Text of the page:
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“You’re attention-seeking!”, “these characters are fictitious!”, “they’ve existed for years!”. These were some of the charges levelled at us this summer when we spoke out about an ‘Evil Dwarf’ collectors card, based on the popular LEGO figures. Here I must express an interest: I am the charity’s Vice-Chair and have dwarfism myself. From that position I feel it’s important I address these criticisms – not because I’m ‘sensitive’ or ‘a snowflake’, but because they provide a valuable lesson in power.

“You’re attention-seeking!” The cards and figures were first brought to our attention by upset parents using social media to voice their angst. As a charity striving to create a better world for people with dwarfism, we wanted to help and add our voice to theirs. I – along with many members of our community, I’m sure – believe dwarfism remains one of society’s last acceptable targets for prejudice. So the charge is accurate: we do seek attention to how these insidious stereotypes affect us and members of our community.

“These characters are fictitious!” True. Many, if not most, points of reference for dwarfism found in our media and popular culture are fictitious – from Bashful et al to Mini Me to Tyrion Lannister. In a world where there are so few representations of people with dwarfism in banal and even boring guises, these points of reference matter. They shape others – and especially children’s – perceptions of people with dwarfism in real life. Imagine if there had been 50 Lego trading cards and there had been, say, only one card depicting a member of the travelling community – as a ‘Gipsy Thief’. Even as fiction, it’d be reinforcing a stereotype that can inform people’s views in real life.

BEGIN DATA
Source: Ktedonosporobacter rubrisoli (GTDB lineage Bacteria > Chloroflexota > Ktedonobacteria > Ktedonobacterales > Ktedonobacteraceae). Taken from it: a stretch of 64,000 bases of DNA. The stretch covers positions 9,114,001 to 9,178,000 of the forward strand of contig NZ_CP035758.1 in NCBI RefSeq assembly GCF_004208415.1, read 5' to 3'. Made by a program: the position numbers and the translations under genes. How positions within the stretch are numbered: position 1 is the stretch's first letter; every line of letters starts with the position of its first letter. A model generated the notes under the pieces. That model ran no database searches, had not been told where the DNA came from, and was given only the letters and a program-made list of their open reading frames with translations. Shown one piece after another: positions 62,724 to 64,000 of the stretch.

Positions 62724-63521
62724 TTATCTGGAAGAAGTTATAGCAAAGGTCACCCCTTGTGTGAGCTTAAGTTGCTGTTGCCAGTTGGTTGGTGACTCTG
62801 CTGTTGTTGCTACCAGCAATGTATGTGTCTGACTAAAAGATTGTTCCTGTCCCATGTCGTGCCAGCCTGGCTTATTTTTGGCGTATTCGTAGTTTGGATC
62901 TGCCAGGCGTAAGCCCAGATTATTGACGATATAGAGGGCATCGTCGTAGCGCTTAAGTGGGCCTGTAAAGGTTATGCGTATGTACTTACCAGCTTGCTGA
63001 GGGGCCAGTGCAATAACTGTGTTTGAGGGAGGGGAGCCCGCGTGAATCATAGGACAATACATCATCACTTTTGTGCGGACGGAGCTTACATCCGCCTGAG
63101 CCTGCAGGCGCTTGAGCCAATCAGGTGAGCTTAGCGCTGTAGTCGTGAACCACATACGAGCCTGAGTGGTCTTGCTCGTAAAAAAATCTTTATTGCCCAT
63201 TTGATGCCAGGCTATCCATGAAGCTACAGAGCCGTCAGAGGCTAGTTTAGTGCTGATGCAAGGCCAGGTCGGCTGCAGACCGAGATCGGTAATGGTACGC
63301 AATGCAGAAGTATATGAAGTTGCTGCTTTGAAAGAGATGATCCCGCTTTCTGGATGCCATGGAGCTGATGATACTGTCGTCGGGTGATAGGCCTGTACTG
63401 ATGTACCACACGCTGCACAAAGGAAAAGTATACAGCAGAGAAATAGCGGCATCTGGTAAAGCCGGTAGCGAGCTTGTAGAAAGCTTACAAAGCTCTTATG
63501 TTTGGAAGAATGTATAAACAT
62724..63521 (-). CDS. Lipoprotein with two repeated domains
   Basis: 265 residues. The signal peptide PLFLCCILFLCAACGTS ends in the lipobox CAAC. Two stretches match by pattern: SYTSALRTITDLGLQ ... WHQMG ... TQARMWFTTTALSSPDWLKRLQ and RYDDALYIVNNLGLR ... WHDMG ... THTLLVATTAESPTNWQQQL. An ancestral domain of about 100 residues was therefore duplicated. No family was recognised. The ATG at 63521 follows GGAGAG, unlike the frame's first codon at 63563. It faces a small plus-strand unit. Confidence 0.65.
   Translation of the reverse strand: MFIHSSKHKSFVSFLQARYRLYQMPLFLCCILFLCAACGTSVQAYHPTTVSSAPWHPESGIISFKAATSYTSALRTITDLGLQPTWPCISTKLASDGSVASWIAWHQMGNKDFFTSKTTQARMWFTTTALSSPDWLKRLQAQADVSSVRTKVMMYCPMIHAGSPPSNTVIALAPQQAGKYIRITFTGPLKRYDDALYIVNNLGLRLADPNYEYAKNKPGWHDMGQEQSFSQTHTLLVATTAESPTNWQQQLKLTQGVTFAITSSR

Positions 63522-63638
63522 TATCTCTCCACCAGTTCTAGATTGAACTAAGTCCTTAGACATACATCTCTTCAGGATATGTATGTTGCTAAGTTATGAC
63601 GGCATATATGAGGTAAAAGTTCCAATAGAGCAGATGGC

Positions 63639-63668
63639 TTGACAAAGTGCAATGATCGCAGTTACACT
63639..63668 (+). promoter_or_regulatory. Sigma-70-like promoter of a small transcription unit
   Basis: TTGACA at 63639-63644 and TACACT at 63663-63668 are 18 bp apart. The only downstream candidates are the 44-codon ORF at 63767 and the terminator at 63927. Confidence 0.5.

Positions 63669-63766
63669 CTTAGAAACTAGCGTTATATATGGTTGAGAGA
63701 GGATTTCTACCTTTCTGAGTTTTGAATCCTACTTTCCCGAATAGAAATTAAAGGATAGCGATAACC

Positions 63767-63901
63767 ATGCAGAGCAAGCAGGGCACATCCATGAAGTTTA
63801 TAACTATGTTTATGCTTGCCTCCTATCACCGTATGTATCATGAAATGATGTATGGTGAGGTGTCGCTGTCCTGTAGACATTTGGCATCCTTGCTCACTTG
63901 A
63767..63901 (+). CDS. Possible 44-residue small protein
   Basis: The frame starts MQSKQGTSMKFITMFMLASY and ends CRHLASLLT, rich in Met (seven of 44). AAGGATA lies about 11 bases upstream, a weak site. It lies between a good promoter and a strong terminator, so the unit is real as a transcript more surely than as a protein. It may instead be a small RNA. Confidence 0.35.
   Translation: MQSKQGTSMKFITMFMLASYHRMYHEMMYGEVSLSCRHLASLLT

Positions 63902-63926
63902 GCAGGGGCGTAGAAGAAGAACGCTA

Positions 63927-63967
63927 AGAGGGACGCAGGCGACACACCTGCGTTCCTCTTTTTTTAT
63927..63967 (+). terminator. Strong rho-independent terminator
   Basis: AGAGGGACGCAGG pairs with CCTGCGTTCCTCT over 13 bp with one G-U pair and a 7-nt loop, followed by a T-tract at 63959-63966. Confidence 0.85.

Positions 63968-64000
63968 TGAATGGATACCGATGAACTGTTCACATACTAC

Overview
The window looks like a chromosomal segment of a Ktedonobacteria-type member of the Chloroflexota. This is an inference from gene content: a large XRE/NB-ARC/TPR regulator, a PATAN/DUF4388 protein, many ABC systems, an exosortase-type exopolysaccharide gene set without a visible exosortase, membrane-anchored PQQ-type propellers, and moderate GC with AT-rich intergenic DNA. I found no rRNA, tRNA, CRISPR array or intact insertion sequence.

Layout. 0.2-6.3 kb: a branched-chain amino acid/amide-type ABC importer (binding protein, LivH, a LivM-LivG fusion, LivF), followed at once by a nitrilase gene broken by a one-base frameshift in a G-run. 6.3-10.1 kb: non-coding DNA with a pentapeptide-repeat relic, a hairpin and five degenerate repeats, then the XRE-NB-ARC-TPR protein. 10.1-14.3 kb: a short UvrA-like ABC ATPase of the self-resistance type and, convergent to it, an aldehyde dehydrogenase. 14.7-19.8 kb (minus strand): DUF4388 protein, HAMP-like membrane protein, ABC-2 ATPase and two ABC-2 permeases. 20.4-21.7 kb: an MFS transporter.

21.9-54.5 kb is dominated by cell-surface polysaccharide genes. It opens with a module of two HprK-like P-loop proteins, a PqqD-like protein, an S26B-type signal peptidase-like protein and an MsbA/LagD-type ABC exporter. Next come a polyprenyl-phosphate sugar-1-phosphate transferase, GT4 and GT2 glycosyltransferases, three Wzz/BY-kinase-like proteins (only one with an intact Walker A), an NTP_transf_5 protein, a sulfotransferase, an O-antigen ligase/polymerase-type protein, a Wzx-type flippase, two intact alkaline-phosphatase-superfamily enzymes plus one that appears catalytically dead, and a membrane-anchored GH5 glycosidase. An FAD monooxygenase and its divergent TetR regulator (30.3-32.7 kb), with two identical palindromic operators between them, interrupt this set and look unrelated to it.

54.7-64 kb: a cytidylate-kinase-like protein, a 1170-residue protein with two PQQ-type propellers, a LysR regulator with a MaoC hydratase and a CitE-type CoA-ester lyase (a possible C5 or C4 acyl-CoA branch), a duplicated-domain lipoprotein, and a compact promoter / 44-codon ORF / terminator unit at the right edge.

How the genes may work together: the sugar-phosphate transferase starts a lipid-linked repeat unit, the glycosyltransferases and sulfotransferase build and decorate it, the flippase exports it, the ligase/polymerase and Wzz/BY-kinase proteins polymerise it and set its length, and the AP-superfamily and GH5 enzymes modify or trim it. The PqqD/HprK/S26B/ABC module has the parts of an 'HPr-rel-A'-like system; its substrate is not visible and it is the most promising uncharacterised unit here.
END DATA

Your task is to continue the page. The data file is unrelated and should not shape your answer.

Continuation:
“They [these characters] have existed for years!” Again, true. But I’m sure Gollywogs and images of minstrels had been around for some time too. They’re still racist. Bigoted images and stereotypes of minorities do not become legitimate simply because they have been around a while.

So far, so what? Of course, people don’t have to agree with everything we do; of course, we welcome dissent, discussion, and the collision of ideas; of course, no-one is immune from criticism nor should they be. So what do such comments matter?

Well, to me, they matter because they suggest an important imbalance in power. A majority can impose insidious stereotypes on a minority and then try to silence them when they speak out against such imagery. In my mind, it’s like we need to ask permission for which prejudices we’re ‘allowed’ to oppose and which ones we’re not. Those with less power are allowed to object… but only if they do so on the powerful’s terms.

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